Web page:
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Windfall lets Princeton financially support its third-year chemistry grad students

Endowed gift from cancer drug inventor Edward Taylor means students don’t have to rely on grant funds

by Celia Henry Arnaud
February 22, 2016

Photo of students holding signs that spell out “Thank You” and “Ted”.
Credit: Department of Chemistry/Princeton
Princeton chemistry students thank their benefactor, Ted Taylor.

Starting next fall, all third-year chemistry graduate students at Princeton University will receive full fellowships that cover their costs. The awards are made possible by an endowed gift from Edward (Ted) C. Taylor, chemistry professor emeritus at Princeton and inventor of the cancer drug sold under the name Alimta. Neither Princeton nor Taylor will reveal the amount of the gift.

The new fellowships will ensure that chemistry graduate students at Princeton are funded by sources other than research grants for their first three years of graduate school. A typical class of chemistry graduate students entering Princeton has 30 to 35 students. All Ph.D. students at Princeton receive first-year fellowships from the university to cover full tuition and a stipend. In the chemistry department, second-year graduate students earn money to cover their costs by serving as teaching assistants.

In this era of flat research budgets, Princeton’s chemistry department had been looking for means of funding graduate students that don’t involve professors securing grant money, says Tom Muir, chair of the chemistry department.

“I engaged in a series of conversations with Ted Taylor about this possibility,” Muir says. “He immediately got excited about this. He was a practicing scientist in this department for many decades. He understands the challenges and opportunities of academic science.”

Third-year students are “at a critical point in their training when they ought to be free of worries about how they’re supported,” Taylor says. With this endowed gift, “they can devote themselves totally to their research without any financial worries.”

Princeton already had a limited number of fellowships to help third-year students and their advisers. “Those funds can now be pushed into helping people in the later years,” Muir says.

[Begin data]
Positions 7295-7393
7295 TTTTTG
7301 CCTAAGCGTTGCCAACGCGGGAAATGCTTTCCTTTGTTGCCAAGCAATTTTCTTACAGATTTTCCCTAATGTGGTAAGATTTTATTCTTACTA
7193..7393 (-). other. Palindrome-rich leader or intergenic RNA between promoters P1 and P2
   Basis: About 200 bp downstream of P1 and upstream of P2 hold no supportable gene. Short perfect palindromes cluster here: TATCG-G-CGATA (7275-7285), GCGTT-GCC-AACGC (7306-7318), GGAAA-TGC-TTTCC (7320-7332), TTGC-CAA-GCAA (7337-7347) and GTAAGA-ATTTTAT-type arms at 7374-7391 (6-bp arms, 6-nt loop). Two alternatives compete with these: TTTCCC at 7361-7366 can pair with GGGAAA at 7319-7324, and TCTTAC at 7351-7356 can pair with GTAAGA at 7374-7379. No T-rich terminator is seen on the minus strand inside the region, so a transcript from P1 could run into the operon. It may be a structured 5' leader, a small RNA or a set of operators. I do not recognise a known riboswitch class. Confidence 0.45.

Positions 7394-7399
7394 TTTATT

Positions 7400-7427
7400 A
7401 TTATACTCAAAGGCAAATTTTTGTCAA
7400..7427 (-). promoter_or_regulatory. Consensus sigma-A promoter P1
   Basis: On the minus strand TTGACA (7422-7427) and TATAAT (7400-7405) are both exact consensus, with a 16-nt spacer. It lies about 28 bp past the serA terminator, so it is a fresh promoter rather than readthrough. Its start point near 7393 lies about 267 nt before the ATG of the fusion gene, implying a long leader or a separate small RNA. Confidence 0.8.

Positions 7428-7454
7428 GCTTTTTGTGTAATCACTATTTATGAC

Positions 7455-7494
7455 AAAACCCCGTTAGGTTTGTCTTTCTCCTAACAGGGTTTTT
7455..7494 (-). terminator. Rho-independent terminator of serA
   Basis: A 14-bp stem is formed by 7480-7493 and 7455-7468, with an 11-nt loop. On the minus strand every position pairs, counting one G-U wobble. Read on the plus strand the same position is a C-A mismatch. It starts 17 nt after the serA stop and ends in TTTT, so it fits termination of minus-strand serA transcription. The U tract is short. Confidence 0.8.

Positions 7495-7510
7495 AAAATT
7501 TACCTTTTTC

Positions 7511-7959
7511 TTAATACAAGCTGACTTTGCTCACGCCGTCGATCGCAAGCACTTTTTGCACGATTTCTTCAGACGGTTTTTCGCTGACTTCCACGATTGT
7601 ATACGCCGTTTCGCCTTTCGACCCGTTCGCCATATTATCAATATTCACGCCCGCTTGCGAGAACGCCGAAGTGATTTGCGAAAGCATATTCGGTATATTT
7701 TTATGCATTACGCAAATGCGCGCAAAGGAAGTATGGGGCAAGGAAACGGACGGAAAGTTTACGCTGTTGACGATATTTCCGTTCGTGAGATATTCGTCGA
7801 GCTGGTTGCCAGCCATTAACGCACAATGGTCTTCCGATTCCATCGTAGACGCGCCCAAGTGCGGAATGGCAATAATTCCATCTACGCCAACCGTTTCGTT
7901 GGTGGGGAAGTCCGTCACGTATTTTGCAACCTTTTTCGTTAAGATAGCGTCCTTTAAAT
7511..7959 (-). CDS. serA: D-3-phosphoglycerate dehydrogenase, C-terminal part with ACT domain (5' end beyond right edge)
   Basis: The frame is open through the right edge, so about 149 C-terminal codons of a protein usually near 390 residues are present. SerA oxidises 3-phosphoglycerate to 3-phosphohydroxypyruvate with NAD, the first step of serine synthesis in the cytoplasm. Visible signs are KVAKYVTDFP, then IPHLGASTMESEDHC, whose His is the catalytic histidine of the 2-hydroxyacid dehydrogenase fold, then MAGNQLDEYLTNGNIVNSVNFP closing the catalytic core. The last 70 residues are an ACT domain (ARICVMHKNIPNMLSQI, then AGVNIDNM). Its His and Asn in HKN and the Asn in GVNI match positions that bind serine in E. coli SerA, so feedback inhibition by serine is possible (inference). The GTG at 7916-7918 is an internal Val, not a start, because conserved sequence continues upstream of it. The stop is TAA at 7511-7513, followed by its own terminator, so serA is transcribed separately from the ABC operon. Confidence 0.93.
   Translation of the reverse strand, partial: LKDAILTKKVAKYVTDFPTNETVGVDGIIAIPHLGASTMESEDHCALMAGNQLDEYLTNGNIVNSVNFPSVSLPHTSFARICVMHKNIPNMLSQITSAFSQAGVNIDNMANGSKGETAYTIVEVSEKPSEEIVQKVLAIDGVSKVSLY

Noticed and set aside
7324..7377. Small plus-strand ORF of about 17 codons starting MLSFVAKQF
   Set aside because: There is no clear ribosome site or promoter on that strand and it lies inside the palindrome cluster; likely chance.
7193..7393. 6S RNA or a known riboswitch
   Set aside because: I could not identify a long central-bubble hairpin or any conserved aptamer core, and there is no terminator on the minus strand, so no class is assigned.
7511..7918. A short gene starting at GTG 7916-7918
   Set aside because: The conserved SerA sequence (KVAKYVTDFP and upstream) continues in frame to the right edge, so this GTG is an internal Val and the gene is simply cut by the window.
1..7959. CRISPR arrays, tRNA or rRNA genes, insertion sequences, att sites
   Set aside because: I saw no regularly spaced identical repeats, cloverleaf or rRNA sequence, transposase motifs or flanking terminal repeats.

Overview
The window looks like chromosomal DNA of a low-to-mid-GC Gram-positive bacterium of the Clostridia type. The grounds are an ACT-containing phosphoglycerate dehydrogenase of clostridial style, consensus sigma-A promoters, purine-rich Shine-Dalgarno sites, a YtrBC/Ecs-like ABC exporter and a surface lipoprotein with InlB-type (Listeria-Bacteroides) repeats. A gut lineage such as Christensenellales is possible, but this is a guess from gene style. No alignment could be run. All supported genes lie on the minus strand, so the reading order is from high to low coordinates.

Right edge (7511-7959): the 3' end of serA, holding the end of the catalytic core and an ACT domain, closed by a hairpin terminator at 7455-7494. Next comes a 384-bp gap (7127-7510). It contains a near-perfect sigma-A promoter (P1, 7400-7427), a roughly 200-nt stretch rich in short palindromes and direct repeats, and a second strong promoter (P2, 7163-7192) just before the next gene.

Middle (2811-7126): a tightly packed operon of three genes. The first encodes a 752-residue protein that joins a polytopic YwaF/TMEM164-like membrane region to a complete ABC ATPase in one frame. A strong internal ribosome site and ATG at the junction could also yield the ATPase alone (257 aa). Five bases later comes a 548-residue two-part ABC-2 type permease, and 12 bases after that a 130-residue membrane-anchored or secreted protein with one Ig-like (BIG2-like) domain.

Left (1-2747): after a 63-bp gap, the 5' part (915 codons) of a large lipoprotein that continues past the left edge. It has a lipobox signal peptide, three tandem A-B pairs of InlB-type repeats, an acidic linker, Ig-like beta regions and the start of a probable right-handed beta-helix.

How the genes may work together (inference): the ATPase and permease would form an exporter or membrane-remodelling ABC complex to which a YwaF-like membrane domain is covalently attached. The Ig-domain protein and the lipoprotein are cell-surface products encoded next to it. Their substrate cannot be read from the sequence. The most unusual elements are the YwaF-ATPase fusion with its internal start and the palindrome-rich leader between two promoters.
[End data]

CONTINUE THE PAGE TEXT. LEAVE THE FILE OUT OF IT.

Muir thinks the fellowships will help Princeton’s chemistry department attract and retain both graduate students and professors. For the students, “it provides them a level of financial independence from a mentor that I think can be important,” he says.

For professors, “this takes some of the financial burden off our faculty. Funding graduate students represents a major slice of every grant dollar,” Muir says. “This effectively frees up one year of grant support for doing other things.”

This move to fund students through mechanisms other than research grants is in keeping with a recommendation in the 2012 American Chemical Society report “Advancing Graduate Education in the Chemical Sciences.” The report suggested decoupling graduate student funding from professors’ research funding.

What Princeton is doing here—funding all first- and third-year chemistry students with something other than grant money or teaching stipends—is new among graduate programs, says Larry R. Faulkner, chair of the commission that wrote the report. “It does embody the recommendation of the Presidential Commission to separate some portion of student support from project support,” he says.

“There is a move toward endowing graduate education in chemistry to defend against the vicissitudes of funding ebbs and flows,” says David B. Collum, chair of Cornell University’s department of chemistry and chemical biology. “This move by Princeton is a very bold step.”


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